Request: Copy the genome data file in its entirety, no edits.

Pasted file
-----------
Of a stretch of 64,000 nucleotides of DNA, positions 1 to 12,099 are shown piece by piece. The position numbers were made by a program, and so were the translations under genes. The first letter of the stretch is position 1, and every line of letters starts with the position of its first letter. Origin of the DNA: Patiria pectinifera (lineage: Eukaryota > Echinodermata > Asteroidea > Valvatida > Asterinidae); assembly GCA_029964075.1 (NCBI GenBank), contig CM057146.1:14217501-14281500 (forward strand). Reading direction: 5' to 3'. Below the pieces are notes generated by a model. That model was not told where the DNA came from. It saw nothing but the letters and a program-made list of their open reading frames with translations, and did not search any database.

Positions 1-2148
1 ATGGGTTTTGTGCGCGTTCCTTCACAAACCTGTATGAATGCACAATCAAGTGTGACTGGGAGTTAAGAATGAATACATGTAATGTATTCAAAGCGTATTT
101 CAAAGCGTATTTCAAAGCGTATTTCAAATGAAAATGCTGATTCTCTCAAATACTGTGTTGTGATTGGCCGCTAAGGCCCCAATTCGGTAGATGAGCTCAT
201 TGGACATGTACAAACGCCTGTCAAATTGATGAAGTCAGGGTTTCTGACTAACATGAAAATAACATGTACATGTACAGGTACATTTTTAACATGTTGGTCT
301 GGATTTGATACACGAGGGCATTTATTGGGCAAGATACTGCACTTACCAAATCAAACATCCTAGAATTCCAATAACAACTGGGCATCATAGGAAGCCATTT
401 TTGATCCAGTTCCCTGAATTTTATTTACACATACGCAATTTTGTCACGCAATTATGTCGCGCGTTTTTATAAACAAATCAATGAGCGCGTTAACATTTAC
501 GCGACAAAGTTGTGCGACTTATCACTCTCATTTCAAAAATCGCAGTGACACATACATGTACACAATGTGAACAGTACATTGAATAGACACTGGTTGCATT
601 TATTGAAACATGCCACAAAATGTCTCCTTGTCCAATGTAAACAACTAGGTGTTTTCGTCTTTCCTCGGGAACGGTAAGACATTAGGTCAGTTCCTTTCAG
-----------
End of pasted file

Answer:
Of a stretch of 64,000 nucleotides of DNA, positions 1 to 12,099 are shown piece by piece. The position numbers were made by a program, and so were the translations under genes. The first letter of the stretch is position 1, and every line of letters starts with the position of its first letter. Origin of the DNA: Patiria pectinifera (lineage: Eukaryota > Echinodermata > Asteroidea > Valvatida > Asterinidae); assembly GCA_029964075.1 (NCBI GenBank), contig CM057146.1:14217501-14281500 (forward strand). Reading direction: 5' to 3'. Below the pieces are notes generated by a model. That model was not told where the DNA came from. It saw nothing but the letters and a program-made list of their open reading frames with translations, and did not search any database.

Positions 1-2148
1 ATGGGTTTTGTGCGCGTTCCTTCACAAACCTGTATGAATGCACAATCAAGTGTGACTGGGAGTTAAGAATGAATACATGTAATGTATTCAAAGCGTATTT
101 CAAAGCGTATTTCAAAGCGTATTTCAAATGAAAATGCTGATTCTCTCAAATACTGTGTTGTGATTGGCCGCTAAGGCCCCAATTCGGTAGATGAGCTCAT
201 TGGACATGTACAAACGCCTGTCAAATTGATGAAGTCAGGGTTTCTGACTAACATGAAAATAACATGTACATGTACAGGTACATTTTTAACATGTTGGTCT
301 GGATTTGATACACGAGGGCATTTATTGGGCAAGATACTGCACTTACCAAATCAAACATCCTAGAATTCCAATAACAACTGGGCATCATAGGAAGCCATTT
401 TTGATCCAGTTCCCTGAATTTTATTTACACATACGCAATTTTGTCACGCAATTATGTCGCGCGTTTTTATAAACAAATCAATGAGCGCGTTAACATTTAC
501 GCGACAAAGTTGTGCGACTTATCACTCTCATTTCAAAAATCGCAGTGACACATACATGTACACAATGTGAACAGTACATTGAATAGACACTGGTTGCATT
601 TATTGAAACATGCCACAAAATGTCTCCTTGTCCAATGTAAACAACTAGGTGTTTTCGTCTTTCCTCGGGAACGGTAAGACATTAGGTCAGTTCCTTTCAG